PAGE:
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Trump recommending Herman Cain for Federal Reserve Board

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By Hallie Jackson, Geoff Bennett, Dartunorro Clark and Allan Smith

President Donald Trump said Thursday that he has recommended Herman Cain, a former pizza company executive and 2012 Republican presidential candidate, for the Federal Reserve Board.

“He’s a very terrific man, a terrific person,” Trump said. “He is a friend of mine. I have recommended him highly for the Fed. I’ve told my folks that that’s the man.”

Trump added that Cain is going through a background check, “and I would imagine he would be in great shape.”

“I find Herman to be an outstanding person, a truly outstanding individual,” Trump continued. “I would think he would do very well there.”

Two sources familiar with the matter told NBC News earlier Thursday that Trump was considering nominating Cain for the position, which carries a 14-year term and must be confirmed by the Senate. Cain’s possible nomination was first reported by Bloomberg in January and again by Axios on Thursday.

The possible nomination comes as Trump’s most recent Federal Reserve pick, Stephen Moore, has come under fire for reports about his back taxes and failing to make alimony payments to his ex-wife. Trump has repeatedly criticized the Fed for its monetary policies and its stewardship of the economy under Chairman Jerome Powell, who was confirmed in January 2018.

A spokesperson for Cain declined to comment when contacted by NBC News.

Cain ran the Nebraska-based Godfather’s Pizza franchise from 1986 to 1996 and has claimed his leadership saved the company from bankruptcy. He frequently touted his business acumen in his run for president and was briefly a front-runner and tea party favorite among a crowded field of GOP hopefuls.

The businessman ended his presidential campaign, however, after allegations surfaced that he had sexually harassed several women around the time he headed the National Restaurant Association, which he ran from 1996 to 1999, and that he had an extramarital affair.

Four women alleged inappropriate sexual behavior during their time at the association, two of whom were reportedly paid a settlement by the trade group. One of the women accused Cain of groping her and attempting to force her head toward his lap. Another woman alleged Cain had a 13-year extramarital affair with her that ended just before he started to run for president.

Cain vehemently denied the allegations at the time.

“The charges and the accusations I absolutely reject. They simply didn’t happen,” he said at a press conference in 2011.

Trump at the time publicly defended Cain, calling the accusations an “unfair witch hunt.”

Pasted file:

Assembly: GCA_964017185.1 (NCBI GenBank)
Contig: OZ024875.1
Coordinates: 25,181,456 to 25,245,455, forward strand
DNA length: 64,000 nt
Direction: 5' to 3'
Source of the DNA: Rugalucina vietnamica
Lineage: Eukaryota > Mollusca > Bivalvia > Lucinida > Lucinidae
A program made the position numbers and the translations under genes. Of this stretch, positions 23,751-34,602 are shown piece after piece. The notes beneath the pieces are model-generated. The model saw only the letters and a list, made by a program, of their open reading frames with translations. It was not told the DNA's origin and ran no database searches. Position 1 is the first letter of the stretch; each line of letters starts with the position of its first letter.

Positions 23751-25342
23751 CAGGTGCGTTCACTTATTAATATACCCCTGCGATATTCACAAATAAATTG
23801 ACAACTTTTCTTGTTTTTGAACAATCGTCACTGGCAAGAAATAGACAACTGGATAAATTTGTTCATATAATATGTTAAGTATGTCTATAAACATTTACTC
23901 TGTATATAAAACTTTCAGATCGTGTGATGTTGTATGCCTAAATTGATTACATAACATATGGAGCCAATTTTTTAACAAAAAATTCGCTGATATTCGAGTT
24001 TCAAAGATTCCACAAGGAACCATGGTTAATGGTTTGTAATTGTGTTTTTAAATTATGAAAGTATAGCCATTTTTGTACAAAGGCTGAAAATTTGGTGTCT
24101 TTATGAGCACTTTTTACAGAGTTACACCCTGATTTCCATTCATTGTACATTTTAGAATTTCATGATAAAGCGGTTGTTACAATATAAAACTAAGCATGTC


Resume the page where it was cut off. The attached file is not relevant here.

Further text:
Cain joined the Federal Reserve Bank of Kansas City in 1989, later becoming its deputy chairman and then chairman. During a GOP presidential debate in 2011, Cain criticized the direction of the Federal Reserve, arguing that it should be more accountable to the public.

“Yes, it should be audited,” he said. “And, secondly, I believe that its focus needs to be narrowed. I don’t believe in ending the Fed, I believe in fixing the Fed.”

“For many, many decades, the Fed did its job when it was singularly focused on sound money,” Cain continued. “When we wake up in the morning, we expect 60 minutes to be in an hour. Now when we wake up, because of some of the actions of the current Fed, we don’t know what the value of the dollar is going to be.”

In recent years, Cain tweeted favorably about raising interest rates — something Trump has repeatedly criticized the Fed for doing last year.



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Bill Weld announces run against Trump on GOP line

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By Dareh Gregorian

Former Massachusetts Gov. Bill Weld announced Monday he was officially running for president on the GOP line — making him the first Republican to challenge President Donald Trump in the 2020 primaries.

“America deserves better,” Weld’s campaign announcement video said, before showing video clips of Trump mocking John McCain, imitating a disabled reporter, praising Wikileaks and the notorious “Access Hollywood” tape where he was caught on audio making inappropriate comments about women.

“It is time for patriotic men and women across our great nation to stand and plant a flag. It is time to return to the principles of Lincoln — equality, dignity, and opportunity for all. There is no greater cause on earth than to preserve what truly makes America great. I am ready to lead that fight,” Weld said in a statement.